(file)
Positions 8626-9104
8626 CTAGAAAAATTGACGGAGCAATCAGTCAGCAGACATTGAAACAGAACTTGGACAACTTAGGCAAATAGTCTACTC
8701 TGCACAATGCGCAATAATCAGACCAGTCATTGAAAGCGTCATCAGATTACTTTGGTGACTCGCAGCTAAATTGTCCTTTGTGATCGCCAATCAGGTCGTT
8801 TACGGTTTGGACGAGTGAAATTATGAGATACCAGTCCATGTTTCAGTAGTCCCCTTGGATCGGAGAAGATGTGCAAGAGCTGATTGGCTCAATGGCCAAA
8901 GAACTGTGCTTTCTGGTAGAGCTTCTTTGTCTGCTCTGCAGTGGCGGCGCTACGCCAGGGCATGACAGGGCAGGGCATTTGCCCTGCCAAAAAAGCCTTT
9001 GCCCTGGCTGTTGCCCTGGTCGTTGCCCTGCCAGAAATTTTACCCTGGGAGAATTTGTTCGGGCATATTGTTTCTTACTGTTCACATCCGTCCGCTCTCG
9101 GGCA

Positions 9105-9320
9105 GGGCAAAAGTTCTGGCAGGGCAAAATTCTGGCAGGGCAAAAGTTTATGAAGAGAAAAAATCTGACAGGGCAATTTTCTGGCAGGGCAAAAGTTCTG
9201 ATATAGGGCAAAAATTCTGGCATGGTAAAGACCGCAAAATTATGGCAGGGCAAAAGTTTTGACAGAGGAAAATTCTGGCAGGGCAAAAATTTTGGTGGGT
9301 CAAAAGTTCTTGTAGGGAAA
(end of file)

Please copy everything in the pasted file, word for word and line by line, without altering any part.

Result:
Positions 8626-9104
8626 CTAGAAAAATTGACGGAGCAATCAGTCAGCAGACATTGAAACAGAACTTGGACAACTTAGGCAAATAGTCTACTC
8701 TGCACAATGCGCAATAATCAGACCAGTCATTGAAAGCGTCATCAGATTACTTTGGTGACTCGCAGCTAAATTGTCCTTTGTGATCGCCAATCAGGTCGTT
8801 TACGGTTTGGACGAGTGAAATTATGAGATACCAGTCCATGTTTCAGTAGTCCCCTTGGATCGGAGAAGATGTGCAAGAGCTGATTGGCTCAATGGCCAAA
8901 GAACTGTGCTTTCTGGTAGAGCTTCTTTGTCTGCTCTGCAGTGGCGGCGCTACGCCAGGGCATGACAGGGCAGGGCATTTGCCCTGCCAAAAAAGCCTTT
9001 GCCCTGGCTGTTGCCCTGGTCGTTGCCCTGCCAGAAATTTTACCCTGGGAGAATTTGTTCGGGCATATTGTTTCTTACTGTTCACATCCGTCCGCTCTCG
9101 GGCA

Positions 9105-9320
9105 GGGCAAAAGTTCTGGCAGGGCAAAATTCTGGCAGGGCAAAAGTTTATGAAGAGAAAAAATCTGACAGGGCAATTTTCTGGCAGGGCAAAAGTTCTG
9201 ATATAGGGCAAAAATTCTGGCATGGTAAAGACCGCAAAATTATGGCAGGGCAAAAGTTTTGACAGAGGAAAATTCTGGCAGGGCAAAAATTTTGGTGGGT
9301 CAAAAGTTCTTGTAGGGAAA